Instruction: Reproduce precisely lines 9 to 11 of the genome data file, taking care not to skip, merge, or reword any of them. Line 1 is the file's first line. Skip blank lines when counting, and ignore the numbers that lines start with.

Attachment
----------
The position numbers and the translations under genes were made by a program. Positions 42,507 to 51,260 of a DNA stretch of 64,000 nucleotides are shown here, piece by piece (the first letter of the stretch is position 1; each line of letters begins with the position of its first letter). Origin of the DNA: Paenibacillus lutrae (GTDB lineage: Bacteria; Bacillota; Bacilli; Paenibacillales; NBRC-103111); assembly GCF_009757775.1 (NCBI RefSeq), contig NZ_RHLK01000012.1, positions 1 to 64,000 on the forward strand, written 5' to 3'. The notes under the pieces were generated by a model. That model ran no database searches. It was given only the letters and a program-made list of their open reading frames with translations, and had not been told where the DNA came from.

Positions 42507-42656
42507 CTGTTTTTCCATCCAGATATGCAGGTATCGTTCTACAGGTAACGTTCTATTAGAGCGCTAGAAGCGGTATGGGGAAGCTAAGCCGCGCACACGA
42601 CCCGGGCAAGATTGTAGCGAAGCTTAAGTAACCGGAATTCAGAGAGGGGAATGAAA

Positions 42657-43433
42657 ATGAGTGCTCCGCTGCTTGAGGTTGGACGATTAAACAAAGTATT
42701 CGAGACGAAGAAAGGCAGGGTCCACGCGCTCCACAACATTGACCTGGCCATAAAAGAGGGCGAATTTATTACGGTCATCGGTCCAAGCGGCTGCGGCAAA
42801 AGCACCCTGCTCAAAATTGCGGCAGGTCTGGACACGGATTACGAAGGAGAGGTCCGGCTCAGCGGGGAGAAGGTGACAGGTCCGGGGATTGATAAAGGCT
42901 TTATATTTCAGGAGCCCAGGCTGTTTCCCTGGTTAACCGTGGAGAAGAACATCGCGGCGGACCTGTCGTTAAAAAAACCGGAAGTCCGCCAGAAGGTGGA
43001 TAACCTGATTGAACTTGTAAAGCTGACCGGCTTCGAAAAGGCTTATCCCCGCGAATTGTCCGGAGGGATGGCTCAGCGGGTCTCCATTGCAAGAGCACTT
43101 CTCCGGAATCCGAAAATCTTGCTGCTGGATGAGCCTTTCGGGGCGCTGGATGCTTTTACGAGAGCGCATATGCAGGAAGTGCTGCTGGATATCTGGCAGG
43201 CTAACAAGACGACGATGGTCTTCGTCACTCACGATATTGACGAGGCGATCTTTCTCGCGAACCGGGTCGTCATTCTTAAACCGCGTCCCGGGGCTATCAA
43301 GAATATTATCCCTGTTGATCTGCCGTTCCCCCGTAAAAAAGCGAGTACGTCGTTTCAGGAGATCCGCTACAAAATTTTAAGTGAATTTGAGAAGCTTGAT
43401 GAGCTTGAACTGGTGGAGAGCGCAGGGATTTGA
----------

42901 TTATATTTCAGGAGCCCAGGCTGTTTCCCTGGTTAACCGTGGAGAAGAACATCGCGGCGGACCTGTCGTTAAAAAAACCGGAAGTCCGCCAGAAGGTGGA
43001 TAACCTGATTGAACTTGTAAAGCTGACCGGCTTCGAAAAGGCTTATCCCCGCGAATTGTCCGGAGGGATGGCTCAGCGGGTCTCCATTGCAAGAGCACTT
43101 CTCCGGAATCCGAAAATCTTGCTGCTGGATGAGCCTTTCGGGGCGCTGGATGCTTTTACGAGAGCGCATATGCAGGAAGTGCTGCTGGATATCTGGCAGG